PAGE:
NetApp's Brad Anderson at Lenovo Transform 2

Lenovo Aligns with NetApp In Multibillion-Dollar Storage Venture

NetApp storage technology will run in the Lenovo-branded systems, all of which will work with Lenovo’s XClarity management software used to manage the ThinkSystem server and network components.

(Pictured above: NetApp senior vice president Brad Anderson on stage at Lenovo Transform 2 in New York City, Sept. 13.)

LENOVO TRANSFORM 2 — In a bid to fill a wide gap in its datacenter portfolio, Lenovo has turned to NetApp in what the companies described as a multibillion-dollar technology alliance and joint venture in China that will have major implications on both companies’ channel partners.

The partnership, announced at Lenovo’s Transform 2 event Thursday in New York, will result in the two companies co-developing solutions that bring NetApp’s all-flash and hybrid storage, and data-management technology to the ThinkSystem data-center solutions. ThinkSystems are the converged and hyperconverged servers Lenovo launched at its first Transform event, held last year.

Lenovo

ThinkSystems DE Series

Lenovo used last year’s event to lay out a blueprint aimed at broadening its data-center business with the launch of the ThinkSystem and ThinkAgile server, storage and network platforms, building on its acquisition of IBM’s xSeries server business in 2014.

The company has since added key networking assets and has a significant go-to-market partnership with Nutanix and became one of Microsoft’s first Azure Stack partners. But Lenovo has lacked the breadth of storage technologies that rivals Dell EMC and HPE offer.

Under wraps for some time, the alliance has resulted in the development of 10 new offerings that are available immediately. By partnering with NetApp, Kirk Skaugen, president of Lenovo’s data center group, said that Lenovo will go from covering 15 percent of the storage market to 90 percent.

“You are going to see not just storage solutions launching today, but a set of solution recipes from NetApp that combine Lenovo servers and NetApp storage that are better together,” Skaugen said at the Transform event.

Lenovo's Kirk Skaugen on stage at the company's Transform 2 event in New York City, Sept. 13.

The new lines include the ThinkSystem DE and ThinkSystem DMhybrid and all-flash arrays. The 2U DE Series includes entry and mid-range systems. The ThinkSystem DM is available in two-node configurations that can scale to 12-array clusters with up to 28 petabytes of storage capacity.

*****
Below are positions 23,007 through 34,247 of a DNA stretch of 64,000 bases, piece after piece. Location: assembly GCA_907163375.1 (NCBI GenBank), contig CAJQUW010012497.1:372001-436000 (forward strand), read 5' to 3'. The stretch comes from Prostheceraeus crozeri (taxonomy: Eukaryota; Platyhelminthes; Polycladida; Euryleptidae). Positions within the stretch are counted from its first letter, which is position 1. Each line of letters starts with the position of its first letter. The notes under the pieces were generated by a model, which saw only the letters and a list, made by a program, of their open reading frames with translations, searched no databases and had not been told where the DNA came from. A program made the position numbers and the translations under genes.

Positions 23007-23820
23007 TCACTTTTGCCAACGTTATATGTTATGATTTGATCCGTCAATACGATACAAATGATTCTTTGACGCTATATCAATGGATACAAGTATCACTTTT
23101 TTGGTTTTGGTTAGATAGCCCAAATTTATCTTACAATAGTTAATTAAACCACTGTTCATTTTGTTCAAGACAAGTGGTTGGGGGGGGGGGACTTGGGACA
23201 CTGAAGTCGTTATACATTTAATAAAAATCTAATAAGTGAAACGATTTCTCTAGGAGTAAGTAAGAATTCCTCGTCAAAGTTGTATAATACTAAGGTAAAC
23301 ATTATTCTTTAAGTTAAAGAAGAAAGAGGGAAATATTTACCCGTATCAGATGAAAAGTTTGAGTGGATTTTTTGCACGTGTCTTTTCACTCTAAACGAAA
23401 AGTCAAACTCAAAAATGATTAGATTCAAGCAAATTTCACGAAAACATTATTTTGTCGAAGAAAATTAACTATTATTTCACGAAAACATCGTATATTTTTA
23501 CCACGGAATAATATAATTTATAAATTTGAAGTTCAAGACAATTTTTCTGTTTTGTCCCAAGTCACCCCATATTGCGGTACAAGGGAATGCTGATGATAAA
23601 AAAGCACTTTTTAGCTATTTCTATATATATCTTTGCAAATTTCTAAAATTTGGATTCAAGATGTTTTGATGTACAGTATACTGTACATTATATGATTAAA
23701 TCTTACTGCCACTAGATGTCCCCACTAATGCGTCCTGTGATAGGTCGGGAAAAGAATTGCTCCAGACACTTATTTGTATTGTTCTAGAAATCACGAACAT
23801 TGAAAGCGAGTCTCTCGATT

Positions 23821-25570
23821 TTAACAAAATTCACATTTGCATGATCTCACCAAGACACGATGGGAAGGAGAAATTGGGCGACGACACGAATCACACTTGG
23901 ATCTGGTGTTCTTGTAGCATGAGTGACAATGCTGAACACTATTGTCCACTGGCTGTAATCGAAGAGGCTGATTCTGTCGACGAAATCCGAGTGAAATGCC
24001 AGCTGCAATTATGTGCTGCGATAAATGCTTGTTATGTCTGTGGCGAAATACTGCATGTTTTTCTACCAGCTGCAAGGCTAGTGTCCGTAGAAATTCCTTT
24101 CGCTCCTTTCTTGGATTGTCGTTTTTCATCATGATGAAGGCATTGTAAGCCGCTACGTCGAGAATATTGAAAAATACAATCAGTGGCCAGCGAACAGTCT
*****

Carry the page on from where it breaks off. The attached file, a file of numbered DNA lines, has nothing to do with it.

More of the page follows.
NetApp storage technology will run in the Lenovo-branded systems, all of which will work with Lenovo’s XClarity management software used to manage the ThinkSystem server and network components. The companies are promising that the partnership will have upside for partners of both companies.

Analyst Patrick Moorhead, president of Moor Insights and Technology said it appears that the two companies have put together a deal-registration process that should minimize any channel conflict.

“There was a lot of motherhood and apple pie, but it was apparent to me that they intend to take care of their channels,” Moorhead said.

NetApp SVP Brad Anderson said the two companies’ channel ecosystems are highly complementary.

“Channel partners are top of mind for both companies, Anderson said. “For NetApp channel partners, it is new pathways, to new segments and to new customers. For Lenovo channel partners, it is the competitive weapon that now allows you to compete, and more importantly, win against Dell, EMC and HPE.”

Frank Blanco, VP of purchasing for Lowell, Massachusetts-based Howard Technology Solutions, said the move should make Lenovo more competitive.

“I think it will put them in the game,” said Blanco, whose company provides infrastructure from all three players.

“They are jumping on a very hot market, which is this hybrid cloud, multicloud world, and storage is a huge part of that puzzle,” said Bob O’Donnell, president and chief analyst with TECHnalysis Research.

“More and more customers are looking for one throat to choke when it comes to servers and storage,” Moorhead added. “On paper, the words that are coming out are the most solid I have heard from Lenovo or a company doing an alliance like this or tie-up like this, so it’s obvious the companies have learned the ups and downs of a relationship like this.”

But the proof will be in the execution, he added.

“These things are always wait and see for me,” he said.

Lenovo and NetApp also are forming a joint-venture company in China that will develop storage and converged systems designed for use in that country. Lenovo will hold a 51 percent controlling stake and NetApp will hold the remaining 49 percent of the new venture, with the goal of becoming one of the top three storage providers in the world, Skaugen said.

“We will deliver R&D in China, pooling our IP and resources together and delivering a simple route to market though a complimentary effort — not just in China but worldwide,” Skaugen said. “In the future, I just want to tell everyone that this is just phase one. There is so much we will be on stage talking about with integrated, next-generation solutions and further synergies and collaborations.”

Creating a separate joint venture in China makes sense, Moorhead said, because of the nature of the market there.

“People who buy in China want to buy from a company in China,” he said. “It’s a smart move,” O’Donnell added. “There are lot of big cloud efforts in China, including Alibaba and Baidu, and all the Chinese cloud providers are really important. This gives them a very strong position from a worldwide perspective; those players are going to [have] a larger influence around the world.”

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